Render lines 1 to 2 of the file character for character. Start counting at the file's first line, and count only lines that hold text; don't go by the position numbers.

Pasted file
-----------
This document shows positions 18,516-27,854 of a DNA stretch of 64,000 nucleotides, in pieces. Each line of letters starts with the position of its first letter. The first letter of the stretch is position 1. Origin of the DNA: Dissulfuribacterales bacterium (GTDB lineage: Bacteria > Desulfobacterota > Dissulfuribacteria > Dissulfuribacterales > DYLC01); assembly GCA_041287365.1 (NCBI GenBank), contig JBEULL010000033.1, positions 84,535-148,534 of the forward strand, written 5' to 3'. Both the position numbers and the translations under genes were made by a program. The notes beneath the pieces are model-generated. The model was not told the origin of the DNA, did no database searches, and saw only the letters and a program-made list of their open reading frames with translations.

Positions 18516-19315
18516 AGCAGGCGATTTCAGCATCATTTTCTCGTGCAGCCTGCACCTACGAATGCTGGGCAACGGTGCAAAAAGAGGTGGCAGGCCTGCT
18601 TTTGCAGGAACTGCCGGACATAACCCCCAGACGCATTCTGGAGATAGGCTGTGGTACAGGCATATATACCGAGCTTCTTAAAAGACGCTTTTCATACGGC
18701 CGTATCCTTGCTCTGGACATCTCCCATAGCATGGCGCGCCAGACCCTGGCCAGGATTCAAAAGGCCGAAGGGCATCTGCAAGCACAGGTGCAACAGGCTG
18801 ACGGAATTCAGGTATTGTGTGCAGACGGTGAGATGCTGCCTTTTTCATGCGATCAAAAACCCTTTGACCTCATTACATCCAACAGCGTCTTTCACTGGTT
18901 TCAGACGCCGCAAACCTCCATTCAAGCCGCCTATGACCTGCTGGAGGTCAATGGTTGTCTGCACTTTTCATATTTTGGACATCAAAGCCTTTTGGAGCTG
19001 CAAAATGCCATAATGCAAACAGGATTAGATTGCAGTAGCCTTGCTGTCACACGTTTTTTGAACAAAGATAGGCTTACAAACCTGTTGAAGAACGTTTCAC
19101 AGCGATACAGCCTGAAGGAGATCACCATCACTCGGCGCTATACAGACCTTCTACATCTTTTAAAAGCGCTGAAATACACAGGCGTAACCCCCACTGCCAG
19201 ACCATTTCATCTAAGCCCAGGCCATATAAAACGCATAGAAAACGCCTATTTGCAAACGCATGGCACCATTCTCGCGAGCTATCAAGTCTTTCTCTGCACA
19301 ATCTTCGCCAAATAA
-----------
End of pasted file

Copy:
This document shows positions 18,516-27,854 of a DNA stretch of 64,000 nucleotides, in pieces. Each line of letters starts with the position of its first letter. The first letter of the stretch is position 1. Origin of the DNA: Dissulfuribacterales bacterium (GTDB lineage: Bacteria > Desulfobacterota > Dissulfuribacteria > Dissulfuribacterales > DYLC01); assembly GCA_041287365.1 (NCBI GenBank), contig JBEULL010000033.1, positions 84,535-148,534 of the forward strand, written 5' to 3'. Both the position numbers and the translations under genes were made by a program. The notes beneath the pieces are model-generated. The model was not told the origin of the DNA, did no database searches, and saw only the letters and a program-made list of their open reading frames with translations.

Positions 18516-19315